As a First Amendment absolutist, my knee-jerk reaction is that the state should stay the hell out of it. I take a very conservative reading of the words "Congress shall make no law... abridging the freedom of speech, or of the press," and it's not an area where I brook much dissent. After conspiracy, incitement to riot, and fraud, I really don't want to hear anything out of the State about it.

(As a sidebar, there are court challenges going on right now addressing what constitutes "harmful" and who gets to decide. Get informed, make an opinion, get involved.)

Where does that leave things like libraries and museums and publicly funded theaters? I don't know. We've done a lot of thinking about government restriction of speech, but I need to read up on the pros and cons of government promotion of diverse ideas. That's another post.

Of course, things don't start and end with the state. The First Amendment guarantees our right to assemble freely, and we do need social and personal responses to ideas we consider dangerous. Generating lists of the bad books is one way to do this... in a Thomistic fashion, we need to interact with all the available ideas in order to test the strength of our own. I tend to think that this is a more productive choice than just turning our backs and refusing to grant a bad idea the legitimacy of our dissent.

But there's only so many hours in the day, and you can't fight the good fight against every last threat, and sometimes you just have to put on your best condescending face, say "that's not how we do things here", and turn away. As a librarian, I watched my profession really get a black eye in the early '90s, arguing that anyone should be able to get to any website from anywhere. It seemed like a core value at the time, but in retrospect, it smacks of a shockingly rank relativism. There's a major difference between "inappropriate in part" and "censored for all," and I think we can discuss the first without undermining the second.

I guess I've got more questions than answers today, but I did want to throw out another idea. This one might be more informed by the Second Amendment than the First. Some ideas are harmful to people who need to be harmed. Some books are dangerous to people who ought to be in danger. (Every tool is a weapon if you hold it right.)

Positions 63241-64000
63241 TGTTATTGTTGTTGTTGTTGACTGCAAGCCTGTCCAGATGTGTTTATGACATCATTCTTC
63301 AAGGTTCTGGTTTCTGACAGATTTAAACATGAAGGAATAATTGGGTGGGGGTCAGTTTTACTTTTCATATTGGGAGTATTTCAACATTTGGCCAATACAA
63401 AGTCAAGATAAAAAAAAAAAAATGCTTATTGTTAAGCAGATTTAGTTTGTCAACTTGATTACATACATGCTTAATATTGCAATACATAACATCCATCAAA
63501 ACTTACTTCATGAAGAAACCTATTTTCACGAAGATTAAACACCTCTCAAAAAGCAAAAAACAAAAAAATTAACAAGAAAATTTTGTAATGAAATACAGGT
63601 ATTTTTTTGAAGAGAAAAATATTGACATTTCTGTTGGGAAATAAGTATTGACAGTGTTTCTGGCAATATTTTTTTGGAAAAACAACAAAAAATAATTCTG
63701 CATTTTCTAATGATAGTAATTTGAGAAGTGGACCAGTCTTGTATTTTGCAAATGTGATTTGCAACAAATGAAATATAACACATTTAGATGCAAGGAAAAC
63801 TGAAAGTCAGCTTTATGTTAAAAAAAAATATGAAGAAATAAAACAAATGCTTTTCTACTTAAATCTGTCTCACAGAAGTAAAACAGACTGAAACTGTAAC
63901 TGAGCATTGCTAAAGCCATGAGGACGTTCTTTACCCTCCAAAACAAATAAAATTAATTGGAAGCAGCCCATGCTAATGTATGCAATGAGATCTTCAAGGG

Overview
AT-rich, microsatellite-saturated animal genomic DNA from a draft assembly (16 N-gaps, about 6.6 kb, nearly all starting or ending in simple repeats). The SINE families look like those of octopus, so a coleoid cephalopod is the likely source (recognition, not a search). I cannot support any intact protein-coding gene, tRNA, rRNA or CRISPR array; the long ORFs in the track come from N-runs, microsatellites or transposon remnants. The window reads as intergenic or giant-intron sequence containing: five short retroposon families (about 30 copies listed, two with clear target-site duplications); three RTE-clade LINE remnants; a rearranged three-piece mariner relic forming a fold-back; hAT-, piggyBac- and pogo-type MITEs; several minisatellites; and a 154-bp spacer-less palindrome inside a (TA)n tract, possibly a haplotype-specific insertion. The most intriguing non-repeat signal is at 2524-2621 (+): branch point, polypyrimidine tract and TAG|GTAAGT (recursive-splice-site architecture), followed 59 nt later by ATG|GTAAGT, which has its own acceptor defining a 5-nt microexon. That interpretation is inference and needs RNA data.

It might be interesting to think about total "harm" as if it could be objectively measured by loss of power or property or wealth or life. We'd still see some pretty vile stuff on the list, but I wonder if we wouldn't see some things worth fighting for too.

Thursday, June 09, 2005

If you've ever wondered, wondered whatever became of me

As a rule, I don't blog about my workplace, but this morning threw me a bit. We're doing some rather significant redesign at Small Liberal Arts College Library this summer, and they're putting up a new wall not far from my office. They're hanging the metal studs for the drywall now, and I have to walk through them to get to my desk.

The funny thing is, there's a semi-natural inclination to walk through the "doorway" (even though there's no door there) rather than walk through the spaces in the stud wall. These spaces will admit just about any size human being, so it's not about efficiency. It's just about some things are "walls" and some things are "doors". (Even though, right now, they're just outlines.)

It's very Les Nessman.

Wednesday, June 08, 2005

Things just keep getting better

Before I moved to Ohio, I did not know the difference between "butternut" and "dried hydrangea." I didn't even know they were Martha Stewart brand paint colors. I didn't know the difference between poppies and peonies. I did not use "product" in my hair. Dress shirts mostly came in white and light blue, and pants came in navy or khaki, and shoes were black. And I certainly didn't think about my "coloring" when I picked them.

OK, OK, I have a soft spot in my heart for the American musical theater. But I did not have a favorite Madonna song.

None of these things is any longer true.

There can only be one conclusion. Ohio is turning me into a Red Sox.

(To everyone who knew me in the late '80s through mid '90s... Johnny Damon's hair was what I was shooting for. Yes, I know I didn't hit it. Yes, I know I wasn't close.)